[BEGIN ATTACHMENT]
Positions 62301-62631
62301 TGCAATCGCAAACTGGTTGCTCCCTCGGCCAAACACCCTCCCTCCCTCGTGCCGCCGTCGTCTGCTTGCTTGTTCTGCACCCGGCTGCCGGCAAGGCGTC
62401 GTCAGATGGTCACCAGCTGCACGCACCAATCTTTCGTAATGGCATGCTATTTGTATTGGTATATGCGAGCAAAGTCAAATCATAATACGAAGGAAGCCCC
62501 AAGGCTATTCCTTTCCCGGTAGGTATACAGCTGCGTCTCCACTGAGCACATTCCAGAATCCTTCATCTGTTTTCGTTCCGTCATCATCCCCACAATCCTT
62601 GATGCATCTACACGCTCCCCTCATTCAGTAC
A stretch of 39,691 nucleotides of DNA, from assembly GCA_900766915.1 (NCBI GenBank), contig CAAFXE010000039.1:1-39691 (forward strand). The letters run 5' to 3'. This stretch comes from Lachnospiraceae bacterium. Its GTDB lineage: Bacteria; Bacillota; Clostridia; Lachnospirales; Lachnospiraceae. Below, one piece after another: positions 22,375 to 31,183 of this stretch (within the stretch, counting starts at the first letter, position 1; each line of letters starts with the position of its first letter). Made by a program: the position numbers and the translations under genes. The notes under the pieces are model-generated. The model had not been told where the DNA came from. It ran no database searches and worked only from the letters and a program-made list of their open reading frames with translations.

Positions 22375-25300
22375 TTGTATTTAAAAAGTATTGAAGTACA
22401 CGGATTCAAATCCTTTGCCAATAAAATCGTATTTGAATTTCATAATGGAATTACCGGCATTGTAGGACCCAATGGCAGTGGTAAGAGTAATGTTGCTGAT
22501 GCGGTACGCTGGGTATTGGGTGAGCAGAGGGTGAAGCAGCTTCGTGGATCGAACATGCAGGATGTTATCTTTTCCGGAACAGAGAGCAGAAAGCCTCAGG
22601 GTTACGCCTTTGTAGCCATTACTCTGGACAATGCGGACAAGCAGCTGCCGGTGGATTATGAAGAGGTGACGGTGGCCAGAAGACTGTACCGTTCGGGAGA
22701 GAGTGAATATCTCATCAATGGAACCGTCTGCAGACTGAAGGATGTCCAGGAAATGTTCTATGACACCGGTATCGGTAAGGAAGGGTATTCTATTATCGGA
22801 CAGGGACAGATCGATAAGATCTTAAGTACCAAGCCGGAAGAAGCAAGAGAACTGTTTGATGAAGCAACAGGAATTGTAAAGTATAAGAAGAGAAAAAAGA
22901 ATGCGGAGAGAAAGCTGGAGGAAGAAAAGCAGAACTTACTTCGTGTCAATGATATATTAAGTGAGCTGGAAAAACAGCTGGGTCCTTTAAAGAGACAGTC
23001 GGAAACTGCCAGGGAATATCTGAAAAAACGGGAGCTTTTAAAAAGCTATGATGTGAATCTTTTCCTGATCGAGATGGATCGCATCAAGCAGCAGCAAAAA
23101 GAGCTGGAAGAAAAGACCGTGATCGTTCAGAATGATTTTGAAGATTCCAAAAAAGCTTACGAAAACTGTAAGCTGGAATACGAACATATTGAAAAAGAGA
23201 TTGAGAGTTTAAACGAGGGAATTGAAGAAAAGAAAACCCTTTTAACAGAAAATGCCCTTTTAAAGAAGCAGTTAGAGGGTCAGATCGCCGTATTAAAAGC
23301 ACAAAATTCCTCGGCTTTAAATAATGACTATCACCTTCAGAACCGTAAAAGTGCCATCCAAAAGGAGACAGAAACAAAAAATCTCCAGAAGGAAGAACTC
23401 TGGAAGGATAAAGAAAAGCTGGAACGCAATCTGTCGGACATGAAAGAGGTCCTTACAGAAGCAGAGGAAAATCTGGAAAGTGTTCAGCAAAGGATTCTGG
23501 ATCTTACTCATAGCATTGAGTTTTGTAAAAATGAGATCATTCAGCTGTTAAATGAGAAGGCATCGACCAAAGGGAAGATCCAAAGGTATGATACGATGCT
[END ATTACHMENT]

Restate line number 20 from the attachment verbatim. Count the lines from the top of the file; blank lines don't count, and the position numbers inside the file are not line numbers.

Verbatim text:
23501 ATCTTACTCATAGCATTGAGTTTTGTAAAAATGAGATCATTCAGCTGTTAAATGAGAAGGCATCGACCAAAGGGAAGATCCAAAGGTATGATACGATGCT